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Structure and Function of an Alpine EcosystemNiwot Ridge, Colorado$
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William D. Bowman and Timothy R. Seastedt

Print publication date: 2001

Print ISBN-13: 9780195117288

Published to Oxford Scholarship Online: November 2020

DOI: 10.1093/oso/9780195117288.001.0001

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PRINTED FROM OXFORD SCHOLARSHIP ONLINE (oxford.universitypressscholarship.com). (c) Copyright Oxford University Press, 2021. All Rights Reserved. An individual user may print out a PDF of a single chapter of a monograph in OSO for personal use. date: 24 July 2021

Introduction: Historical Perspective and Significance of Alpine Ecosystem Studies

Introduction: Historical Perspective and Significance of Alpine Ecosystem Studies

Chapter:
(p.3) 1 Introduction: Historical Perspective and Significance of Alpine Ecosystem Studies
Source:
Structure and Function of an Alpine Ecosystem
Author(s):

William D. Bowman

Publisher:
Oxford University Press
DOI:10.1093/oso/9780195117288.003.0001

Alpine tundra is an intriguing ecosystem—for its beauty as well as for the harsh climate in which it exists. Contrasted against jagged rock precipices and snow and ice and subjected to rapid changes in weather, the tundra, with its proliferation of diminutive flowers, appears deceptively fragile. John Muir, in detailing the alpine of the Sierra Nevada, was at a loss to adequately describe “the exquisite beauty of these mountain carpets as they lie smoothly outspread in the savage wilderness” (Muir 1894). Despite this aesthetic fascination for the alpine, it is one of the least studied ecosystems in the world. Significant effort has been expended to describe the physiological ecology of alpine organisms (e.g., Bliss 1985; Carey 1993; Körner 1999) and community patterns (Komárková 1979; Billings 1988), but there have been no syntheses detailing alpine ecosystem processes and patterns to the degree that they have been described in the arctic (e.g., Chapin 1992) and forest (e.g., Likens and Bormann 1995) ecosystems. The goal of this book is to provide a description of the Niwot Ridge/Green Lakes Valley alpine ecosystem of the Front Range in the Colorado Rocky Mountains, including the spatial and temporal patterns of animals, plants, and microorganisms and the associated ecosystem processes. The book focuses on the strengths of the research carried out on Niwot Ridge during the past four decades, particularly physical factors influencing alpine ecology (climate and geomorphology), patterns and functions of the vegetation, and N biogeochemistry. While the book focuses on a particular site, the results can be extrapolated to much of the southern and central Rocky Mountains, and thus it pertains to a broader geographic and scientific scope and will be of direct interest to ecologists in general as well as to those interested in ecosystems in extreme environments. There are numerous justifications for a synthesis of alpine ecosystem studies. While alpine tundra occupies only about 3% of the global land surface (Körner 1995) and thus has little impact on atmosphere-biosphere exchange, its presence at the extreme climatic tolerance for many organisms and its presence on every continent make it a good “indicator” system for regional environmental change.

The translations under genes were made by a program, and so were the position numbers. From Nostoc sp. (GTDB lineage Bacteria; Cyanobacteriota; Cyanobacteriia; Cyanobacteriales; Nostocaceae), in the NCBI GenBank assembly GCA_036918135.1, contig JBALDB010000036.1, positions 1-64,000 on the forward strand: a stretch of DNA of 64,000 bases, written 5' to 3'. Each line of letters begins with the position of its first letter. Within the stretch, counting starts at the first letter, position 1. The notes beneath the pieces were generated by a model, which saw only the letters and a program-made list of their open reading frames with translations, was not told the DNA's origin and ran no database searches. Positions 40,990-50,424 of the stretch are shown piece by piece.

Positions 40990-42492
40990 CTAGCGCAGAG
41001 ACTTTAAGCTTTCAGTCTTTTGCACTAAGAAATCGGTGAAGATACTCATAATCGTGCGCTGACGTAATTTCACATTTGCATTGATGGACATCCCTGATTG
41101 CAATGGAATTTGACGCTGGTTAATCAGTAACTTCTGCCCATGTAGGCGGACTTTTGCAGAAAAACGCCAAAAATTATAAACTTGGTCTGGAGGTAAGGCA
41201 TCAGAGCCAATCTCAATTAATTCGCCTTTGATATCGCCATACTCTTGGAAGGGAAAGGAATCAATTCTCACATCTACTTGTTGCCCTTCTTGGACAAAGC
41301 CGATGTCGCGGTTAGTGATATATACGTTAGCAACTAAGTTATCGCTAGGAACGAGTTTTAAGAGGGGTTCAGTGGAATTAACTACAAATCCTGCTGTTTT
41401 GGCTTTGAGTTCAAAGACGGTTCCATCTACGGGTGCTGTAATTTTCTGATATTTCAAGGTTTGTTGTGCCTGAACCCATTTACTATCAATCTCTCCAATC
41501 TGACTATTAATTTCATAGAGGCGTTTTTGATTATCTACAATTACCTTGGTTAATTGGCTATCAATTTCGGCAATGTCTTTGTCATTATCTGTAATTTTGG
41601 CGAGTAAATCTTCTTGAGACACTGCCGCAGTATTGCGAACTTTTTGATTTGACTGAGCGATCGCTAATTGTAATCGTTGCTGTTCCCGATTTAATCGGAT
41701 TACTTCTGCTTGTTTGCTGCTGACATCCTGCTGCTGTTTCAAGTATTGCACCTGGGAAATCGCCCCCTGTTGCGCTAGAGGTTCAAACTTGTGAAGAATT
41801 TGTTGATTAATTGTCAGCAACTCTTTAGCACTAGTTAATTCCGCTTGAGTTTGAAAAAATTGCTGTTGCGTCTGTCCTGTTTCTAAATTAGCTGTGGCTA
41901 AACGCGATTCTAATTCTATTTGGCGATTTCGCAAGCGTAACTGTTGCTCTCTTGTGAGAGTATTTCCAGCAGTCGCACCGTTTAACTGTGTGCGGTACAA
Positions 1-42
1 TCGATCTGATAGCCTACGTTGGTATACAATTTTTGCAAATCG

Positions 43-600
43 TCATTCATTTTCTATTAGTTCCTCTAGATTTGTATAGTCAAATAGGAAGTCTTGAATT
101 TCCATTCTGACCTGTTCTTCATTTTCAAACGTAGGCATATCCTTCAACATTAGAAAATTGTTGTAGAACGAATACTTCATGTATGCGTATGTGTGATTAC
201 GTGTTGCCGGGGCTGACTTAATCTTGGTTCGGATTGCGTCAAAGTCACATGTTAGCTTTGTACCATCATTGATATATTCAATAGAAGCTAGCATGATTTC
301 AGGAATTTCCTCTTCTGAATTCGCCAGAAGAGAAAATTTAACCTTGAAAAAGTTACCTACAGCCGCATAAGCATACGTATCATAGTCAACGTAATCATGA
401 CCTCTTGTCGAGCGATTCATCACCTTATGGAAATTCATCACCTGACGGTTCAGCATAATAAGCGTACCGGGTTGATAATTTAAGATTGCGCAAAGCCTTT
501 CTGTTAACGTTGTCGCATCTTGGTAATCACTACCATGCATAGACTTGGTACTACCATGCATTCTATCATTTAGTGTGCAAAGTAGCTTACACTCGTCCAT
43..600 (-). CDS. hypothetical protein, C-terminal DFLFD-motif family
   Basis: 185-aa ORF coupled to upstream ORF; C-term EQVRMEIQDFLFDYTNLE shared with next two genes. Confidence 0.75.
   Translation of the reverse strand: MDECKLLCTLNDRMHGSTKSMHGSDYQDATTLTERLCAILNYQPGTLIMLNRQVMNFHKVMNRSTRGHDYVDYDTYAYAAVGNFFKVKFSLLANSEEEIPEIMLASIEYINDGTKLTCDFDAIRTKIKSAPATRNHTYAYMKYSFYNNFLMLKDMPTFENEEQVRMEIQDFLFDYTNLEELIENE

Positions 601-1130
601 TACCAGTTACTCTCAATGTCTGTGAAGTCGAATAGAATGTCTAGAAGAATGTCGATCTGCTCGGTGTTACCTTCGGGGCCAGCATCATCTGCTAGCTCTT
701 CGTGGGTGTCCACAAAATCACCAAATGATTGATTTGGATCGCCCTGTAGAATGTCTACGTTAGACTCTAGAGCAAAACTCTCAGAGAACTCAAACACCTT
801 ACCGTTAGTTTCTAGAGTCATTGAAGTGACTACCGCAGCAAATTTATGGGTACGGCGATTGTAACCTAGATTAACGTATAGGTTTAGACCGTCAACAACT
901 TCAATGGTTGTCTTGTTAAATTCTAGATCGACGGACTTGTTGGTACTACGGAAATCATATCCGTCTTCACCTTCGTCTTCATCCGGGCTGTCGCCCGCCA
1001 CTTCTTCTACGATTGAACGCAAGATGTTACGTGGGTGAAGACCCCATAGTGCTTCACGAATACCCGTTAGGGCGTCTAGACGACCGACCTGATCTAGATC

Keywords:   Front Range Ecology Project, Green Lake, Mountain Research Station, Niwot Ridge LTER program, Saddle research site location

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